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What Happens to the Remaining Shift Schools- Hon. Minister of Education?

The effort of your ministry in transforming the face of Education across all levels is worth acknowledging. The most applaudable of all is your interventions when it comes to promoting learner reading proficiency in our Public Primary Schools, through donor agencies. Bravo!

Nonetheless, there is a public outcry on the subject of scrapping the remaining Shift Schools in our cities. Has this come to your attention? Permit me to say it deafeningly.

A school child attending school synchronously at any level of Education and sharing the same classroom with another school child at different time schedules is what is referred to as a Shift School System in Ghana.

Whiles others go to school early in the morning and their school day ends in the afternoon, this is at variance with a shift system. Learners on a shift, go to school in the morning and come back in the afternoon. The second shift goes in the afternoon and closes late in the evening.

The Shift System was made known as a stop-gap measure to contain the ever-increasing enrolment, upon the introduction of the Free Compulsory Universal Basic Education into the Ghanaian Educational System aeras ago. Wow! would it not be admirable if every Ghanaian Minister’s child enjoys this package too? Yes, it would.

Irrespective of the fact that it caved the way for all school aged children to have absolute access to Basic Education amidst the limited space in our classrooms, the system needs to be scrapped.  Honourable, don’t you think that we have come far to put behind this hurdle as a country?

Reasons for the Scrap

  • Incontestably, the Shift System does not only build stress among learners and teachers as a health monster, but it does not also augment effective teaching and learning in such schools. Everything seems to be done in a rush in Shift Schools. Unlike a Straight Day School, the time available is restricted.
  • Honourable Minister, do you know that facilitators in Shift Schools continue to struggle to cover the various strands within the curricula? Have we forgotten that students in Shift Schools write the same examination as those in Straight Day Schools? I see this as a scorn and not a means to reduce cost as the economic expert may project.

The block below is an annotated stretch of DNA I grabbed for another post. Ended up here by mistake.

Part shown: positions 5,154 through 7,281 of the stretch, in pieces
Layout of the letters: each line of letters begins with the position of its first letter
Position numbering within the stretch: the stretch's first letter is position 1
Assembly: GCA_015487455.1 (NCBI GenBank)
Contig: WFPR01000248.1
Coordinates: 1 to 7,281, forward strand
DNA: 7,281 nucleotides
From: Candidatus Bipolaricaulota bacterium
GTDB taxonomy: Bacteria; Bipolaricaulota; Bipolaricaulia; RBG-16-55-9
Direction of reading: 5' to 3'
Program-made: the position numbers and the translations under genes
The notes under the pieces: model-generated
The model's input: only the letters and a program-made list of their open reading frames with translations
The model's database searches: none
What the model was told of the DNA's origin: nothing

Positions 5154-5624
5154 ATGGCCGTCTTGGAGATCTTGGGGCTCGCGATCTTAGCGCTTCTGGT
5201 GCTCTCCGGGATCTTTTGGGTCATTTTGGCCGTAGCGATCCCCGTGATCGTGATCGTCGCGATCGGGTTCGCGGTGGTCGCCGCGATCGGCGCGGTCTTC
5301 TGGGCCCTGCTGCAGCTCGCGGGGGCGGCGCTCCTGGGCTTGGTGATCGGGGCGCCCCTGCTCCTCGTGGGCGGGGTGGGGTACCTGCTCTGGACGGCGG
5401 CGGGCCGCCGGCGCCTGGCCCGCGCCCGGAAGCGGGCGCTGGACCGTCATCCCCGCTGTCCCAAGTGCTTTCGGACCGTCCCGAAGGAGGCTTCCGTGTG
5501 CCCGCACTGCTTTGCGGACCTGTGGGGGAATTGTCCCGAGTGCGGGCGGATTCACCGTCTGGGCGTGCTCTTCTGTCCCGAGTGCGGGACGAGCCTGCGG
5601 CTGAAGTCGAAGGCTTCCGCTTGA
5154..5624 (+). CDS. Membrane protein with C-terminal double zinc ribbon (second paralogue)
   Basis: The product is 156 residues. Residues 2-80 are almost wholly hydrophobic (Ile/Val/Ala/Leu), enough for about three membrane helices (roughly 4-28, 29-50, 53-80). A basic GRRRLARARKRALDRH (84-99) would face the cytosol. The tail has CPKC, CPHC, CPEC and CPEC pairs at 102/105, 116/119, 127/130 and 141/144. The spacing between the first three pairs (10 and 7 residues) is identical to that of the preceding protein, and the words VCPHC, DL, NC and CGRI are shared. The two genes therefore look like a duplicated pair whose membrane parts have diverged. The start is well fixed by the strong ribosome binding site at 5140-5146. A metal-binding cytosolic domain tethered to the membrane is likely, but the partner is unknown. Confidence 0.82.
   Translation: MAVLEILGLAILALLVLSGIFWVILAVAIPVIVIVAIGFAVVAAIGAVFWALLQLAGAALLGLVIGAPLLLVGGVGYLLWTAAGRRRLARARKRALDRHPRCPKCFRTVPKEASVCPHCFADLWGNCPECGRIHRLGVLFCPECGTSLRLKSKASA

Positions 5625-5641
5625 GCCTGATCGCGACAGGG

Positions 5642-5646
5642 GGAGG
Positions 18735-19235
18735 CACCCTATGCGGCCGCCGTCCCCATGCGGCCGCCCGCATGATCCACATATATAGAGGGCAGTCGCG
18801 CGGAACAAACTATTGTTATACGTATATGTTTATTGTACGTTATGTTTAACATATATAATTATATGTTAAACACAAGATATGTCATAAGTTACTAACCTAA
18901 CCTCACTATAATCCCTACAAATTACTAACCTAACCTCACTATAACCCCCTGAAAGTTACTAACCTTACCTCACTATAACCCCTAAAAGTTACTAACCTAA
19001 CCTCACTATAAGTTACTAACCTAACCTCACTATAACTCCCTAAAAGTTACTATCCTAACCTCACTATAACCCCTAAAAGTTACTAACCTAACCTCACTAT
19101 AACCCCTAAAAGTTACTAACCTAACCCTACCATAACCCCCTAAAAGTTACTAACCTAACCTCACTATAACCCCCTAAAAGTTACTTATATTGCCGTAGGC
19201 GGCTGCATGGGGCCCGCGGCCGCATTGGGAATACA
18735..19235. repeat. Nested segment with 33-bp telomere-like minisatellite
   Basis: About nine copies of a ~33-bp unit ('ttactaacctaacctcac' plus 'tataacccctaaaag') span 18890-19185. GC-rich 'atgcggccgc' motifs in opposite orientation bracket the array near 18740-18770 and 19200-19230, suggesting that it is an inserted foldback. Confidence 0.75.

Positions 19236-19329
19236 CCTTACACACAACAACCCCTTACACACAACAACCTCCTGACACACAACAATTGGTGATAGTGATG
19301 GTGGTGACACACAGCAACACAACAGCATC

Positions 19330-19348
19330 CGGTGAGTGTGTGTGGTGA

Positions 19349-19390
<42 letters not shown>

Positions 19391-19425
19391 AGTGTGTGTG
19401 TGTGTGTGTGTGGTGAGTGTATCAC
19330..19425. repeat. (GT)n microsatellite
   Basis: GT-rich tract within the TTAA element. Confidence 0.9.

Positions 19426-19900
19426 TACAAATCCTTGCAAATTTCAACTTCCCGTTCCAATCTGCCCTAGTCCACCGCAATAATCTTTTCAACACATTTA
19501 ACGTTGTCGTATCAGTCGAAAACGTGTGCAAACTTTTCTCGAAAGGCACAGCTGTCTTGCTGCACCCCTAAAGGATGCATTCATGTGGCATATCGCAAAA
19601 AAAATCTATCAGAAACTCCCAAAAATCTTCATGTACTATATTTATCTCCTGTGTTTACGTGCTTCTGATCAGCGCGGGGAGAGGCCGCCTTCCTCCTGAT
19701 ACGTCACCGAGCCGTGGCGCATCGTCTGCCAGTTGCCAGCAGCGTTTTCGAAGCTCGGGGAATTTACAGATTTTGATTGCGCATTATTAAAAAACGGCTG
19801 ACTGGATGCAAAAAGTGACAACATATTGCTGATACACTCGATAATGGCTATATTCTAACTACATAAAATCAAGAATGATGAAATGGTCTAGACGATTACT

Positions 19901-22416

• The challenge that drills deeper into the crania of school principals is the high cost of maintenance: all because of excessive pressure on the limited school facilities associated with non-appreciable academic performance.
  • At the blind side of guardians, learners are exposed to deviant behaviors such as weed smoking, alcoholism, and child prostitution to mention but a few. Honourable, may I hasten to ask: what is the crime level of these students and pupils? Should we get the legislators to intervene?


On behalf of the affected learners and teachers, I plead with you to take a tour of all Shift Schools in our cities to ascertain the actuals. Also, the GetFund projects that were abandoned for decades should be completed to make room for Straight Day Schools.

Finally, communities without schools should be provided with one. This would bridge the ‘access’ gap and consequently lessen the pressure on already existing facilities.


I humbly call on the parliament of Ghana to formalize parents’ financial support in running our Public Basic Schools. This, would encourage stakeholders at the micro level to supplement the effort of the government in the building of Community Basic Schools.



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